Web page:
The founder and director Studio Gil is particularly proud of the work he has done for the Latin American community in London. He is also slightly obsessed with mince pies 

Why did you choose construction as a career?


Pedro Gil: “If you are going to do something, do it with love.”

It was an accident really. I have been creative from a very early age and gravitated towards arts-based subjects at school. I studied art and design among my A levels, then did a year’s art foundation at the Cass School of Art.

When the time came to choose a university course, my brother suggested architecture as a good blend of maths, science and art (which, as it turns out, isn’t necessarily true). With this in mind I visited three different schools of architecture and saw the drawings and models that the students were producing and thought they were wonderful.

By the second year of my degree, I discovered Professor CJ Lim’s book Sins and Other Spatial Relatives and was hooked. 

What are you most proud of in your career to date?

On a general note, my autonomy. I have been able to blend academia with my built work and shape my career around these.  

On a specific note, the work on various projects my practice, Studio Gil, has delivered with the Latin American community in London. These projects have helped to raise awareness for this influential ethnic and minoritised group.

What has been the biggest challenge of your career?

The challenges keep coming, I find that they change according to progress or growth. They tend to be similar obstacles on a larger scale.

If you could change one thing about the industry, what would it be?

Our attitude to risk. While a healthy dose of awareness of risk is a good thing, I find that the craft of making buildings is often governed by risk rather than risk-taking. If we were to see risk as an asset, our built environment might be all the better for it.

For example, in other creative industries such as acting, praise is often given for when an actor “takes risks” with a role. All the great buildings around the world required a level of innovation, invention and courage as part of their process – in other words, risk.

What is the most helpful advice that you have been given?

“If you’re going to do something, do it with love.”

Name your favourite building in the world?

This is a very big question. For now, I’m going to say the Gabriel Garcia Marquez Cultural Centre in Bogota, Colombia. The way it is nestled into the city and its wonderful play of blurring internal and external space is inspired. It is also a great example of civic architecture giving back to the city on an urban scale.

Which famous building do you most dislike?

I would really rather not say, but it is probably a skyscraper somewhere in a densely populated city.


Denys Lasdun’s Royal National Theatre. “It would have been a real joy to be part of the conversations that gave manifest to the architecture of this building.” 

Which famous building do you wish you had worked on?

Denys Lasdun’s Royal National Theatre. The interiors of this building are full of wonder and delight. It would have been a real joy to be part of the conversations that gave manifest to the architecture of this building.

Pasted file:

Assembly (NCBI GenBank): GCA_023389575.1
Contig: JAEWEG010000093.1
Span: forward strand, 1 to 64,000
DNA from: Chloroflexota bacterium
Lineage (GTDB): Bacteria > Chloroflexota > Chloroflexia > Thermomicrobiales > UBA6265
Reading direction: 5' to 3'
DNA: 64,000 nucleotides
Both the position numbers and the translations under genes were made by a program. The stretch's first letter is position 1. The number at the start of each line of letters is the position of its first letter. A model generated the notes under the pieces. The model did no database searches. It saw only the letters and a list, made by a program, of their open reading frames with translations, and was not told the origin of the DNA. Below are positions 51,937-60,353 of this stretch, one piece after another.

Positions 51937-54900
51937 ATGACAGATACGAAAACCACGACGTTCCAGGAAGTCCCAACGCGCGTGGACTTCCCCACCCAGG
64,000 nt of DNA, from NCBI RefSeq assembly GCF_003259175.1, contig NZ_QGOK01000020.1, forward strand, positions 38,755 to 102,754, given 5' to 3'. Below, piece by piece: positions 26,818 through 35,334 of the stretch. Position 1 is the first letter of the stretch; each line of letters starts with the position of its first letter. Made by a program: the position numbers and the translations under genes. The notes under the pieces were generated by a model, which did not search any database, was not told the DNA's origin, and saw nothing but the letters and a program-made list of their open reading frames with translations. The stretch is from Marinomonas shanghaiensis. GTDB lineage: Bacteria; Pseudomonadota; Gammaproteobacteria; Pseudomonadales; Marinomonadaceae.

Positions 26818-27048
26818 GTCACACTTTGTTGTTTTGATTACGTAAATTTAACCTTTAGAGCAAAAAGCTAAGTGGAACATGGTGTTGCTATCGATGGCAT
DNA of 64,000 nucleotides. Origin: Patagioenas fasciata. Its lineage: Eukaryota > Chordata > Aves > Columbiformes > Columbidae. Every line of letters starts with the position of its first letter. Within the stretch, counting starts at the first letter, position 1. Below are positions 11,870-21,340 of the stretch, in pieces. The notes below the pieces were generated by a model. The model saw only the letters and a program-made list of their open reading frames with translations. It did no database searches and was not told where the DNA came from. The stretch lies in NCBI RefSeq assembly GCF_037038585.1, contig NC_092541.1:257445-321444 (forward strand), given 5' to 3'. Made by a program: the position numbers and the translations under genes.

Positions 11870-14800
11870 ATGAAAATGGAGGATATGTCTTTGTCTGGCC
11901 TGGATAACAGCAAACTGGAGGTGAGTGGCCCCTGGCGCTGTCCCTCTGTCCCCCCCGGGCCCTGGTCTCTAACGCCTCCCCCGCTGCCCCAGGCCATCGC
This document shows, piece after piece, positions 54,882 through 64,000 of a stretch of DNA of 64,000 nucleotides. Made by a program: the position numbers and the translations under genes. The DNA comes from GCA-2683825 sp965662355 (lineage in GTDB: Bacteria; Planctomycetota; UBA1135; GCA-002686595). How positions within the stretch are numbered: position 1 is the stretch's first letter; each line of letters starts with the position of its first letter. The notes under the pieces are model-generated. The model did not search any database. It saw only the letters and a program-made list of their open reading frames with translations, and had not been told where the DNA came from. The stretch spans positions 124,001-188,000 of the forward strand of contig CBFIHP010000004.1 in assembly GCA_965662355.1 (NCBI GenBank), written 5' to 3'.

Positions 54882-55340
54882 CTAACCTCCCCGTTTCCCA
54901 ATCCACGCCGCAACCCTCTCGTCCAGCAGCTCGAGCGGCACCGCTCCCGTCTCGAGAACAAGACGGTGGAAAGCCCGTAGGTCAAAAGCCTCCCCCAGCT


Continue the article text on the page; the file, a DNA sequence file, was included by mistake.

What single piece of advice would you give to someone starting out in your profession?

Be bold, follow your heart, and take risks (the way an actor would).

Who do you most admire in the construction industry?

I have a soft spot for Zaha Hadid – her singular visionary approach and resilience are very inspiring.

What is it like being you (and doing your job)?

My typical day is a mix of conversations (in person, online and on the phone), letters, sketches and strategic thinking. Running a practice and teaching architecture require these things in high volume.

Do you have a life philosophy?

In the words of the late great Notorious B.I.G, “Live far from timid, only make moves when your heart’s in it, and live the phrase ‘Sky’s the limit’ ”

What do you think your best quality is?

Empathy – I try to relate and understand another person’s point of view.

What trait do you most dislike in yourself? And in other people?

Arrogance in people. I try to avoid it as much as possible.

Name three things that you like

Imagination, craft and good red wine.

Tell us about a secret skill that we don’t know you have?

I can read people’s minds.

What is your most prized possession?

I don’t know about prized possession, but I’m very proud of the toy collection we have in our studio. This includes a toy replica DeLorean time travel car from the Back to the Future movies, and an Edna Mode doll from The Incredibles animated films. 

Early bird or night owl?

Early bird for sure. I have been known to get up in the very early hours of the morning to start my working day. I find this time very productive – there are few distractions in the early morning – the phone hasn’t started ringing, emails aren’t filling the inbox, so I find the hours before 9am a very useful and productive time.

What is your favourite food?

Mince pies. I can’t get enough of them. If it was socially acceptable, I would eat them all year round.

What would your superpower be?

I would quite like to be a Jedi and use The Force.